# Should I use Monte Carlo or a classifier for this Decision Making problem?

I want to build a model to support decision making for loan insurance proposal.

There are three actors in the problem: a bank, a loaner applicant (someone who ask for a loan) and a counselor. The counselor studies the loaner application and if it has a good profile it will propose to him loan from banks that fits his profile. Then the application is sent to the bank but the bank could refuse the applicant (based on criteria we don't know).

The counselor has also to decide whether or not he will propose to the loaner applicant a loan insurance.

The risk is that some banks reject loan applicant who accepts a loan insurance and other banks accept more applicants with a loan insurance. But there aren't rules regarding banks since some banks accept or reject applicants with loan insurance according of the type of acquisition applicants want with their loan for example.

Thus, the profile of the applicant can matter in their rejection from banks but all criteria influencing the decision are quite uncertain.

I've researched online and found several scholarly articles on using Monte Carlo for decision making. Should I use Monte Carlo or a simple classifier for this Decision Making problem ?

I saw that Monte Carlo (possibly Monte Carlo Tree Search) can be used in Decision Making and it is good when there is uncertainty. But it seems that it would forecast by producing some strategy (after running a lot of simulations) but what I want is an outcome based on both the profile of the loaner applicant and the bank knowing that criteria from banks (to accept loaner applicant from could change every six months. And I would have too model banks which seems quite difficult.

A classifier seems to me to not really fit the problem. I am not really sure. Actually, I don't see how a classifier like a decision tree, for example, would work here. Because I have to predict decision of the counselor to propose or not based on the decision of banks (and I don't know their criteria) to refuse or accept applicants who were proposed loan insurance and accepted it.

The data I have is former applicants profile who were sent to banks and if they were accepted or not by the bank, if they wanted a loan insurance or not and the type of acquisition they wanted to make with their loan.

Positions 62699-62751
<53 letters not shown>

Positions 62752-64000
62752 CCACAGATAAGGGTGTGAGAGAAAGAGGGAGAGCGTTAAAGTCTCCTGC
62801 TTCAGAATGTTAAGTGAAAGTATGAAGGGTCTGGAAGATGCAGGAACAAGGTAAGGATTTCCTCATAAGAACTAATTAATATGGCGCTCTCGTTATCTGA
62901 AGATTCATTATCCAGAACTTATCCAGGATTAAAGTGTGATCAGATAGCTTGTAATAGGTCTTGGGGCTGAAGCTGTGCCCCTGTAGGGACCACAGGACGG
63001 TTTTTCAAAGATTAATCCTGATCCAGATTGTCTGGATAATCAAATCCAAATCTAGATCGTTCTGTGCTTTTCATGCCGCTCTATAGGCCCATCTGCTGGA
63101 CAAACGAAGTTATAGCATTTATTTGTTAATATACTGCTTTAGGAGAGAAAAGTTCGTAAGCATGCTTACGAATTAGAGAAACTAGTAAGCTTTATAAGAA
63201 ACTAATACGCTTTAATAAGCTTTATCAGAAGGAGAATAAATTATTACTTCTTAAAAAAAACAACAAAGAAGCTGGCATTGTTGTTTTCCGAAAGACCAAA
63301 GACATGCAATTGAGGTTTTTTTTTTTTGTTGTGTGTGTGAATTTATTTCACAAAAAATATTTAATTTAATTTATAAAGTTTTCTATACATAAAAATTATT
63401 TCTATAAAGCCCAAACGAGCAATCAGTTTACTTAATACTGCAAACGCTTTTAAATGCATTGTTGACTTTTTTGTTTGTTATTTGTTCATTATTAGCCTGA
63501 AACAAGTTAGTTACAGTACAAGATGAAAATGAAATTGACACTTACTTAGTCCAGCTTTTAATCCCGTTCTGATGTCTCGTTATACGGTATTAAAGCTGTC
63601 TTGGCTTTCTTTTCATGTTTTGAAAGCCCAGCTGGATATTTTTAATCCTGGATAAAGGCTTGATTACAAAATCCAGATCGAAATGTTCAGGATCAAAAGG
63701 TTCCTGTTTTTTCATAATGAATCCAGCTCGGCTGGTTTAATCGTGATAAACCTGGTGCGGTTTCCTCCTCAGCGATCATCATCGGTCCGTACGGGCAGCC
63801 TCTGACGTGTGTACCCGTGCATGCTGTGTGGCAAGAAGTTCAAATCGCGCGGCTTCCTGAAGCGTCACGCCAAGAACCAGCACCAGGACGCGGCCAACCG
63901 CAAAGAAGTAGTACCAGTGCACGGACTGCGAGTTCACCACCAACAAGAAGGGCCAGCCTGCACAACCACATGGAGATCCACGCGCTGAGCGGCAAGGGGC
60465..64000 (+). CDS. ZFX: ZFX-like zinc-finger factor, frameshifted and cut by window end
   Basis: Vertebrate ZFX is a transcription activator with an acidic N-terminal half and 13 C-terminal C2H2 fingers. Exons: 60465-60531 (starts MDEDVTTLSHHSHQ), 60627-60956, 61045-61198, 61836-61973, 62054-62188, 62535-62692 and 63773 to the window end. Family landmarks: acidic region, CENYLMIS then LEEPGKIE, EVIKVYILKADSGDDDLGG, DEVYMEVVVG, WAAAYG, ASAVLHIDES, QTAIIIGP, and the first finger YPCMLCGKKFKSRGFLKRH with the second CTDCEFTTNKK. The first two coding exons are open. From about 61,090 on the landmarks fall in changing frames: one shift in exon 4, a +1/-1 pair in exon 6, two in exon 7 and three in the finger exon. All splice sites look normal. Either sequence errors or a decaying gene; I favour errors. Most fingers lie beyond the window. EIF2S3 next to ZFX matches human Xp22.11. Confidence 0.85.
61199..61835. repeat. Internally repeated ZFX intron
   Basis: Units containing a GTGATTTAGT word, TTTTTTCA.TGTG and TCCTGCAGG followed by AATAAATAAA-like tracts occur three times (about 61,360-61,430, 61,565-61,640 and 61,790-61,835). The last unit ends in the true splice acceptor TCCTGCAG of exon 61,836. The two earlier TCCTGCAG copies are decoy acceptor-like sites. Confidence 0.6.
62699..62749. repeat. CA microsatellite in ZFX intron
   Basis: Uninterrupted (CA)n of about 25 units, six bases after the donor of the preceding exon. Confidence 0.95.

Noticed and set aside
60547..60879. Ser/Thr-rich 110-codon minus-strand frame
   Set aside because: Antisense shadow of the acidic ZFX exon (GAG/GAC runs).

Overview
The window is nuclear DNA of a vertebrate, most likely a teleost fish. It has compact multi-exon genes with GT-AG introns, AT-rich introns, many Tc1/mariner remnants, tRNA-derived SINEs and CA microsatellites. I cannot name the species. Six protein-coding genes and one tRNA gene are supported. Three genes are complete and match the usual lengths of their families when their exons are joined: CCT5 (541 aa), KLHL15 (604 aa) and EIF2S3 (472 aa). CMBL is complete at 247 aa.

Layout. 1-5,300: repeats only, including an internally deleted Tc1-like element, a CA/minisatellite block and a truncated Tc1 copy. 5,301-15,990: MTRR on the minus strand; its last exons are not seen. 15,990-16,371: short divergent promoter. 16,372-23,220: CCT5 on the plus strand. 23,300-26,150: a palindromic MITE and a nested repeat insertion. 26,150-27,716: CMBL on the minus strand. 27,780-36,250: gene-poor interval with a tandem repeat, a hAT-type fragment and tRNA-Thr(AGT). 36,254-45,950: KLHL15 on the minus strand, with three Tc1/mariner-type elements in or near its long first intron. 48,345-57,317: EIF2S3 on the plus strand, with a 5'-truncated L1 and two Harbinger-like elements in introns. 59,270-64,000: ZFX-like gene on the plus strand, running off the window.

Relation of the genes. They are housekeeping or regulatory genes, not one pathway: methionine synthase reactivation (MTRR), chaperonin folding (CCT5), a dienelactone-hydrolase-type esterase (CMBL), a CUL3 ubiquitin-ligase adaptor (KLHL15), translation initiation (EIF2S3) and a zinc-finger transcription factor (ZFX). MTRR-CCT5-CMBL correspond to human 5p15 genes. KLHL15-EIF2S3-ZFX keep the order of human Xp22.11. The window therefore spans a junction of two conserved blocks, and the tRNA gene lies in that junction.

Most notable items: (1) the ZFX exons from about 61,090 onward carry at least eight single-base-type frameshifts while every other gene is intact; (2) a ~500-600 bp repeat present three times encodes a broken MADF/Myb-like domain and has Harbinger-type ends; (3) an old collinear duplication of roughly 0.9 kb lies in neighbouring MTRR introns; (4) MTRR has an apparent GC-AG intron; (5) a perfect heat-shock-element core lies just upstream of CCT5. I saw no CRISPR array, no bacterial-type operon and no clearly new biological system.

I am new to Decision Making. Thank you!

A classifier seems to me to not really fit the problem. I am not really sure. Actually, I don't see how a classifier like a decision tree, for example, would work here. Because I have to predict decision of the counselor to propose or not based on the decision of banks (and I don't know their criteria) to refuse or accept applicants who were proposed loan insurance and accepted it.

The data I have is former applicants profile who were sent to banks and if they were accepted or not by the bank, if they wanted a loan insurance or not and the type of acquisition they wanted to make with their loan.

Why does this seem to you like something where a classifier wouldn't fit? Unless I'm missing something, it sounds like a prototypical example of a classification problem to me.

You have:

• Input features (applicants' profile)
• A clear (binary?) prediction target: propose or don't propose (equivalent to predicting whether or not the bank would accept, because you'll always want to propose if the bank would accept, and never propose if the bank wouldn't accept).
• Old training data containing both the input features and the matching prediction targets.

Approaches like Monte-Carlo Tree Search can only be used if you have a forward model or simulator. In your setting, you could view the features (applicants' profile) as a "game state", and model the problem as a game with two actions (propose or not propose). However, you don't have a forward model (a function that, given a current state and action, generates a possible reward and subsequent state).

In applications where MCTS is often used (such as games), you do have such a forward model: for a game like Go or chess, you can easily program the game's rules, program how you transition from one state into another when you select an action, etc. This does not appear to be the case for you.